So the sexualized ad burdens the flight attendant with another task, beyong being unfailingly helpful and open to requests: she must respond to the sexual fantasies of passengers. She must try to feel and act as if flirting and propositioning are “a sign of my attractiveness and your sexiness,” and she must work to suppress her feelings that such behavior is intrusive or demeaning. Some have come to see this extra psychological task as a company contrivance. A flight attendant once active in Flight Attendants for Women’s Rights commented: “The company wants to sexualize the cabin atmosphere. They want men to be thinking that way because they think that what men really want to avoid fear of flying. So they figure mild sexual arousal will be helpful in getting people’s minds off flying. It’s a question of follars and cents… Most of our passengers are male, and all of the big corporate contract business is male.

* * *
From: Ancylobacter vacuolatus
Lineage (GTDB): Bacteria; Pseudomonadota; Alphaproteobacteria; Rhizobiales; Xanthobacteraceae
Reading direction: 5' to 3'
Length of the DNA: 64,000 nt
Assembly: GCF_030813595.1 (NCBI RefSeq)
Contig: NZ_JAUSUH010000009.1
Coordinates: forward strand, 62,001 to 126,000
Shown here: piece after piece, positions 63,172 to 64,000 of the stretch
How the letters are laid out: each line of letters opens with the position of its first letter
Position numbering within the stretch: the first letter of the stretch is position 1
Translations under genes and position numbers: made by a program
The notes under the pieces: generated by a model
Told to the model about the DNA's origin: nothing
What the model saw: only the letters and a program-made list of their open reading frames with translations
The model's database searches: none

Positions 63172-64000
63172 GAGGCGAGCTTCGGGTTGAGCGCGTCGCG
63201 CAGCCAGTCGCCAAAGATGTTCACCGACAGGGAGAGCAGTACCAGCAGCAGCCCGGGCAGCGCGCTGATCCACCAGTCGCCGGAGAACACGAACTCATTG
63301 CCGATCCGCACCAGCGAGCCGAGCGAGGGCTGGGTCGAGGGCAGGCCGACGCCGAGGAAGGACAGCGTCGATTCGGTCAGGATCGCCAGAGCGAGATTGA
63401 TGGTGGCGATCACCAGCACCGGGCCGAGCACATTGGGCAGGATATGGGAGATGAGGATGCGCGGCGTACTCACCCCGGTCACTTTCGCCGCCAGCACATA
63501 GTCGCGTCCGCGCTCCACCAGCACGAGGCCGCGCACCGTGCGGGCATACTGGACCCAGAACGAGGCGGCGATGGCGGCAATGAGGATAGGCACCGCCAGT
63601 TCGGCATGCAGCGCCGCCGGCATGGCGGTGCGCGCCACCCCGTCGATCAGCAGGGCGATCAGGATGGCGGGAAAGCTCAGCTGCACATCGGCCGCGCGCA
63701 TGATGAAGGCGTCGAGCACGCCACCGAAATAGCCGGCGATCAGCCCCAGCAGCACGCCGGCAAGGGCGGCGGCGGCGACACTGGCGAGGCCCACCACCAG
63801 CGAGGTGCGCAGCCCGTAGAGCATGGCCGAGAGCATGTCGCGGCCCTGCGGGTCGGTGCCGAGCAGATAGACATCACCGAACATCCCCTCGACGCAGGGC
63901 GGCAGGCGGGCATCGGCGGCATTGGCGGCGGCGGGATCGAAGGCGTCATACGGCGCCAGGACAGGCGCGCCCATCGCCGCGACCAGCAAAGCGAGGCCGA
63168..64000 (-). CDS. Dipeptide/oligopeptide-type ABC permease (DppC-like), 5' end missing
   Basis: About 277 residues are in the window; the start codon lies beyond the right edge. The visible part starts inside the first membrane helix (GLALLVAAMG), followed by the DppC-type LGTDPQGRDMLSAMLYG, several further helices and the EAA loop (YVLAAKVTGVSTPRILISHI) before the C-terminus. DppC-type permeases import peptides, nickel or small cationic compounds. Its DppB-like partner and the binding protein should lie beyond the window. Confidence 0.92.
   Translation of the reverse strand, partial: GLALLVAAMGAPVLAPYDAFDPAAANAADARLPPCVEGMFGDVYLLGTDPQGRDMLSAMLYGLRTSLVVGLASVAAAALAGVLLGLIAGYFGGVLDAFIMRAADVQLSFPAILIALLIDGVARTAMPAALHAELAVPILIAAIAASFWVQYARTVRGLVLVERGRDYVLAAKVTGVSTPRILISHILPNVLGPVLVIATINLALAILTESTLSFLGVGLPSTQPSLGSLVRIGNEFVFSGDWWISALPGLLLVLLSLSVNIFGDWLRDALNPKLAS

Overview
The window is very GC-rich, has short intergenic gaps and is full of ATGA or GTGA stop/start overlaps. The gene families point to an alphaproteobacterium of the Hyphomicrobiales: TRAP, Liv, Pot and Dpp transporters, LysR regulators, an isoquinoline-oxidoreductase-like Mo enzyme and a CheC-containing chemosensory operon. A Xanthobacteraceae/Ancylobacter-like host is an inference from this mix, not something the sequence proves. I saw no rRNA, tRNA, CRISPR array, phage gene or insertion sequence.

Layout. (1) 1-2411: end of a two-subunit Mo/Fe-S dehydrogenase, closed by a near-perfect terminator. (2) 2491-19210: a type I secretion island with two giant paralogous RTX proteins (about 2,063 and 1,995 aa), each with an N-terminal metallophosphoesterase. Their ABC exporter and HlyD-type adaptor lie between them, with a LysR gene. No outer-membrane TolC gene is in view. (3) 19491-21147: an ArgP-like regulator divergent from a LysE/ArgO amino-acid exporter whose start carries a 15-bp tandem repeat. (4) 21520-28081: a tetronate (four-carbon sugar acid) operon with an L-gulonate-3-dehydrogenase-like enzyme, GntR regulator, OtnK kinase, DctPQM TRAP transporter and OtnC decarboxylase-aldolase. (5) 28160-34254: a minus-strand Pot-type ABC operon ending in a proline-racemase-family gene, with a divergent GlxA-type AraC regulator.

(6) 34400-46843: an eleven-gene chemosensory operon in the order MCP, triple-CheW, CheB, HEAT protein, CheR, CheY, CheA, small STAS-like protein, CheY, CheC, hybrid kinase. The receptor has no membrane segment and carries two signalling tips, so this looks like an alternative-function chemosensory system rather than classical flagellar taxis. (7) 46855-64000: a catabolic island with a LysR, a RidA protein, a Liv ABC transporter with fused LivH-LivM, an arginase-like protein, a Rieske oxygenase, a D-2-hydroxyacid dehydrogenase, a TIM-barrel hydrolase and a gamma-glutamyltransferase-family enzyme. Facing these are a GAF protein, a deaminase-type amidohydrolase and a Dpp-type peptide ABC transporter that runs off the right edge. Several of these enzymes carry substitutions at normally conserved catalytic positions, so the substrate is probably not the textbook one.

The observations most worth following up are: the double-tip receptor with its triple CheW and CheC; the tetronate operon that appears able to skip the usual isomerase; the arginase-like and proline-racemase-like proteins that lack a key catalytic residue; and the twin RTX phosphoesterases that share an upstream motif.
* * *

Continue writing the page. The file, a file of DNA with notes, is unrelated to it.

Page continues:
{source, but I don’t know what book this is from.}

Category: Espresso

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3 Responses to The Burden of the Flight Attendant

  1. Murali says:

    It seems that flight attendants are less sexualised now than maybe 20-30 years ago. Now, there are many middle aged flight attendants. Singapore airlines is one of the few exceptions. I think there is mandatory retirement at 35 or something. IIRC SIA of course also has a minimum make-up standard. Faces must be made-up so much and done in a certain style. None of this would be acceptable to americans (or aussies and brits for that matter)

  2. Murali says:

    I wonder what the authors would have said about waitresses in bars or for that matter hooters.

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